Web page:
So, we're including the relationship of that

confounding variable with our dependent variable to get

a better sense of the relationship of gender with

the outcome when we adjust for values of the confounding variable.

So, if we're interested in comparing the distribution of blood pressure,

for example, as a dependent variable,

between males and females,

and we know based on

our subject matter knowledge that weight is related to blood pressure,

we could include weight in our fitted model as a control variable.

Now, this is just another independent variable,

we're just adding another independent variable.

But from a theoretical perspective,

it's a control variable,

because what that means is we can control for the value of weight

when talking about the relationship between gender and blood pressure.

So, then, given the inclusion of this control variable in the model,

we can make inference about the gender blood pressure relationship,

given a value for weight.

So, conditioning on a value for weight,

if we have a male and a female and they both have the exact same weight,

what would be the difference in means between males and females?

That's the idea of including these control variables to adjust for confounding,

and we're going to see a lot of examples of doing this.

Another key point when thinking about variables and fitting models is missing data.

So, it's very important before we start fitting models to data that we conduct

simple descriptive and bivariate analyses of

the distributions on the dependent variables and independent variables,

and a key aspect of this is checking for

missing data on both the dependent variables and the independent variables.

Listwise, deletion is a concept that refers to

the case where units of analysis in our data set with

any missing data on any of

the independent variables or the dependent variables will be dropped from the analysis.

This is generally a default in the software that we use to fit models, such as Python.

So, what this means is that we could have

ten different independent variables and one dependent variable.

All it takes is one missing value on one of those ten independent variables for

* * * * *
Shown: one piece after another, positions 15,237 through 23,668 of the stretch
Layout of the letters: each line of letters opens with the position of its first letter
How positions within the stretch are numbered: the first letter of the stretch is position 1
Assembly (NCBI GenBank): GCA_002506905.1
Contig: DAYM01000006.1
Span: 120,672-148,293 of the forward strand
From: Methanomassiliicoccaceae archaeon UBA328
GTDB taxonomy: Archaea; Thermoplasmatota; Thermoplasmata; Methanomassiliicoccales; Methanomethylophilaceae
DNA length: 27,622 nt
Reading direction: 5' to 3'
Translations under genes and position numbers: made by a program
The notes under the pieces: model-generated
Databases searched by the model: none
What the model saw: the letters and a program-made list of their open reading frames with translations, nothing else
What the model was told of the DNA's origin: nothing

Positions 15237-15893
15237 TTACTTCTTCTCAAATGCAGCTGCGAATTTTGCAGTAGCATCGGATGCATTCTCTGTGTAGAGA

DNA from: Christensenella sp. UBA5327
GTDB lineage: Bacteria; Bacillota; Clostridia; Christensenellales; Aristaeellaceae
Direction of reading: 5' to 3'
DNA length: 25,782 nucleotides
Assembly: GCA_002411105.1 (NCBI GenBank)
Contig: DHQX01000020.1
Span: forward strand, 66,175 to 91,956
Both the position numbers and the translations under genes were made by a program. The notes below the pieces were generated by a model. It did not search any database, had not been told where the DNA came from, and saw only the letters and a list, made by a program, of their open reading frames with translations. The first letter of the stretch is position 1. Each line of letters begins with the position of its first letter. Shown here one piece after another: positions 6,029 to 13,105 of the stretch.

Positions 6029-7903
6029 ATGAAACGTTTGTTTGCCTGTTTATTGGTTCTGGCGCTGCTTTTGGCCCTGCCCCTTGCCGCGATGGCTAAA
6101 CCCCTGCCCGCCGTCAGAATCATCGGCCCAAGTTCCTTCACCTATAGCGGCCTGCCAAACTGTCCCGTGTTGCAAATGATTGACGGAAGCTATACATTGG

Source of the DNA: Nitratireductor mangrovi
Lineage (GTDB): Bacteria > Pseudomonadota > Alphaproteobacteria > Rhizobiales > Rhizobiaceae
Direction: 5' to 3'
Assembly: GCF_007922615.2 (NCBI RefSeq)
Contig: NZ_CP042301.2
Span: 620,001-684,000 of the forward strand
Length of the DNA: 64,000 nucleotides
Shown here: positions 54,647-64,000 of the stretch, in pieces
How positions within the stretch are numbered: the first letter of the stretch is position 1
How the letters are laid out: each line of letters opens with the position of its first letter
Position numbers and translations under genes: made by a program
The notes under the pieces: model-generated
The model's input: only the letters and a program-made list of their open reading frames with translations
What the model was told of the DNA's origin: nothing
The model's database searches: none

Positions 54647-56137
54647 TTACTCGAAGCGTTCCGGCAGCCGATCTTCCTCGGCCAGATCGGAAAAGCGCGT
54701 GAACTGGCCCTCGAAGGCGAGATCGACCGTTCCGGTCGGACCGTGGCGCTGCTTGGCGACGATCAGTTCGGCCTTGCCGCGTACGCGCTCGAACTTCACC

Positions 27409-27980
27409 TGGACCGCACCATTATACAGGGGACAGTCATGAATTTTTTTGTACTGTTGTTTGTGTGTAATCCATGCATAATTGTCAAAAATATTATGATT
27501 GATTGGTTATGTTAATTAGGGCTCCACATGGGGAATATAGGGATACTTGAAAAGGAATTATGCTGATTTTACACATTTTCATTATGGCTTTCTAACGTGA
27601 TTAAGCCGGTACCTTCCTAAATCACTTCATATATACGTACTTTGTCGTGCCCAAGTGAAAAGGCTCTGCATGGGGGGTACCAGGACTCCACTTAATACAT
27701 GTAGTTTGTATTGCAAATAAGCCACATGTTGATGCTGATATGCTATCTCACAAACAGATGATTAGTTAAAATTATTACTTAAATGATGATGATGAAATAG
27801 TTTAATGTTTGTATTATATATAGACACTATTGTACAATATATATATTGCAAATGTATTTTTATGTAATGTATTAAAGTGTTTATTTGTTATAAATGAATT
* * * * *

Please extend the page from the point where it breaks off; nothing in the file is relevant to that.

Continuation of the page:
that entire unit of analysis to be dropped from the model fitting analysis.

What happens is, if the cases that get dropped due to this missing data problem are

systematically different in some way from

the cases that are ultimately analyzed when fitting the model,

we could be introducing bias in the estimates of our relationships,

and certainly, we don't want to do that.

So, we need to carefully consider if the cases that get dropped due to missing data are

somehow systematically different from

the cases that are retained to ultimately fit the model.

Okay? So, if units with missing data are identified in

descriptive analyses we can compare the units with missing data,

which would be dropped in listwise deletion,

to the units that have complete data,

which would be retained in terms of distributions on variables that are fully observed.

So, if we fully observe gender for the entire sample that we've collected,

we could compare cases in terms of their distribution on

gender and see if there are any noticeable differences.

This is simple, we could use the techniques that we learned about in course two.

So, we could compare missing and non-missing cases in terms of distributions on gender,

possibly using a Chi-Square test,

again to see if there are noticeable differences in those two groups.

If there is evidence of differences,

we may need to consider other techniques to get around this missing data problem.

Imputation is one possible approach where we can predict

the missing values of those variables that have

missing data as a function of other variables in the data set.

That's one possible approach,

and we'll revisit this over the course of the next series of lectures.

So, what's next?

In our next lecture, we're going to talk about

implications of study design for the models that we fit.

So, remember, from our first two courses,

we could have a cluster sample,

we could have a longitudinal study,

we could have a cross-sectional convenience sample,

we could have a volunteer clinical trial.

There are a variety of study designs that we use to collect data,

and we need to think about the implications

of study design for the models that we're fitting.

We need to recognize that study designs can affect the properties of

our collected data and the models that we

fit to the data need to reflect these properties.

So, just as a simple example,

if we collect repeated measurements of

the same dependent variable from the same people over time,

the repeated measurements of that dependent variable are going

to be correlated with each other, within an individual,

and we need to account for that correlation in

the model that we specify for a given set of data.